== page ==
In 2007, the WFP joined with Yum! Brands, the world's largest restaurant company, to launch the first annual World Hunger Relief Week, a global campaign to increase awareness about hunger, engage volunteers, and raise critically needed funds to help the WFP serve the world's areas of greatest need. World Hunger Relief Week 2007 leveraged the power of nearly 35,000 restaurants around the world, sparking a global movement to end hunger and generating an overwhelming outpouring of support from millions of customers, employees, franchisees and their families. Nearly one million Yum!, KFC, Pizza Hut, Taco Bell, Long John Silver's and A&W All American Food employees, franchisees and their families volunteered close to 4 million hours to aid hunger relief efforts in communities worldwide, while helping to raise $16 million throughout the World Hunger Relief Week initiative for the World Food Programme and other hunger relief agencies around the world. The initiative has been repeated every year since.

World Food Program USA

World Food Program USA, before 2010 known as Friends of the World Food Program,[34] works to solve global hunger, building a world where everyone has the food and nutrition needed to lead healthy, productive lives. WFP USA raises support for these efforts in the United States by engaging individuals, organizations and businesses, shaping public policy and generating resources for WFP.[35] The chair was previously Hunter Biden,[36][37] and since 2010 has been Randall Russell.[38][39]

WFP Innovation Accelerator

The World Food Programme's Innovation Accelerator, located in Munich, Germany, has operated since 2016 to source, support, test, and scale innovative approaches to address hunger and food insecurity. Innovative ideas may be found from within WFP global staff, entrepreneurs, start-ups, companies and non-governmental organizations, and are invited to apply on a rolling basis, and through annual Innovation Challenges. Short-listed ideas may be invited to Innovation Bootcamps where innovation teams meet with professional facilitators, mentors and experts from a variety of disciplines in order to fine-tune their proposals and pitch their ideas to potential investors, business supports, and WFP operations. Successful innovations may qualify for financial support to develop the innovation, 3-6 month field testing in WFP's global operations, or scale-up support to expand proven concepts for regional or global impact. The accelerator provides innovation services not only to WFP, but also other United Nations organizations, such as UNFPA, UNICEF, UNHCR; other non-profit or non-governmental organizations such as the Bill and Melinda Gates Foundation, the Humanitarian Grand Challenge, and XPRIZE; and has partnered with various private sector companies such as Cargill, Google, BCG, and others.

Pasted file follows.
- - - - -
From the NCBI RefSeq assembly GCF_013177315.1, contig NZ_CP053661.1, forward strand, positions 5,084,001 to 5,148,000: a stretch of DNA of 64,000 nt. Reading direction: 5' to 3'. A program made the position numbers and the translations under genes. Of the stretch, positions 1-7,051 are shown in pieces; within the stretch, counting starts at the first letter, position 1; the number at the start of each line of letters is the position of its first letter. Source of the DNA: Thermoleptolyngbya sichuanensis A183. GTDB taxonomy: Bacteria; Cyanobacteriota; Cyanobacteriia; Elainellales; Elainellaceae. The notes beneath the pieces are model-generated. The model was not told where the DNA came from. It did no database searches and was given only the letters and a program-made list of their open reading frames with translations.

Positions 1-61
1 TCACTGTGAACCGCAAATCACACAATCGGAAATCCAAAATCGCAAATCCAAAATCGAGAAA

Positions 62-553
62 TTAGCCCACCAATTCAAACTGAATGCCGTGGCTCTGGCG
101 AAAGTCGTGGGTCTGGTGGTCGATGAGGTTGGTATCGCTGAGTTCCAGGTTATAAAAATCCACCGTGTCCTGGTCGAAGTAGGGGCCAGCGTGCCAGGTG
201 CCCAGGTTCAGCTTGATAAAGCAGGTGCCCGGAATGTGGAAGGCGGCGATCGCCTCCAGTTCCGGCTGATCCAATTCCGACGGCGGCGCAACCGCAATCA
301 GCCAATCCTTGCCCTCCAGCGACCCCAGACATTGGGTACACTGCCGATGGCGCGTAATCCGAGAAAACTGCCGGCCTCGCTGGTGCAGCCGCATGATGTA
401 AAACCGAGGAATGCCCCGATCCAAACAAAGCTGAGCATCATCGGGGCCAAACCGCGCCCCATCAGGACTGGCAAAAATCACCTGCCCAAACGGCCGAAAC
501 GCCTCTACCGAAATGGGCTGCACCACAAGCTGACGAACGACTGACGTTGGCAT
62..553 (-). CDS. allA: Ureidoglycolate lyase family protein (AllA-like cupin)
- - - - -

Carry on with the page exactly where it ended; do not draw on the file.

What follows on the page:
Successful innovations that came through the WFP Innovation Accelerator include: H2Grow Hydroponics: to grow food and animal fodder in extreme environments, using no soil and minimal water. SCOPE CODA: Personal smartcards are issued to people which replace paper-based health records with digital records, and enable frontline workers track nutritional needs, and make informed decisions with real-time data. EMPACT: Digital skills training to prepare conflict-affected youth for the future of work, and enabling them to provide for themselves and their families. ShareTheMeal: WFP's first crowdfunding app, ShareTheMeal enables microdonations from mobile phones and its website, based on the estimation that it costs USD $0.50 to provide 1 meal. In December 2019, ShareTheMeal funded over 50 million meals globally.[40]


Ineffectiveness of aid

Kenyan economist James Shikwati said in a 2005 interview with Der Spiegel: "aid to Africa does more harm than good".[41] According to him, the food aid increases corruption as local politicians have the opportunity to steal some of the aid to bribe voters or to sell the aid in the black markets killing the local agriculture.[42] He claims that the WFP people as an organization "are in the absurd situation of, on the one hand, being dedicated to the fight against hunger while, on the other hand, being faced with unemployment were hunger actually eliminated". He suggests that WFP answers too easily to the calls of the corrupted governments.

Serves as a supply route for donor agricultural industries, part of trade subsidies system

Questions have been raised about food aid being a supply route for donor countries agricultural industries.[43][44] A 2005 Oxfam briefing paper was titled 'Food aid or hidden dumping?'[45] This would thus see the WFP as part of the Western agricultural trade subsidies system.

US food production going to the WFP almost doubled between 2016-2020.[46]

Crowding out of local agricultural industry

Shikwati also suggests the WFP supplies too much of food aid leading to reduction of the production of local farmers as "no one can compete with the UN's World Food Programme". [47]

Working through centralised government structures

The World Food Programme was also criticized by José Ciro Martínez and Brent Eng in an essay The Unintended Consequences of Emergency Food Aid: Neutrality, Sovereignty and Politics in the Syrian Civil War, 2012-15. In an interview, an employee of the WFP stated: "Most aid is still subject to strict control measures by the government, who also requests that it be distributed through state approved bodies such as SARC. I believe the government closely oversees if not completely controls these organizations." The authors added that food aid given in Syria would go to the military and its men first.[48]

Enabling imperfect political regimes, and conflict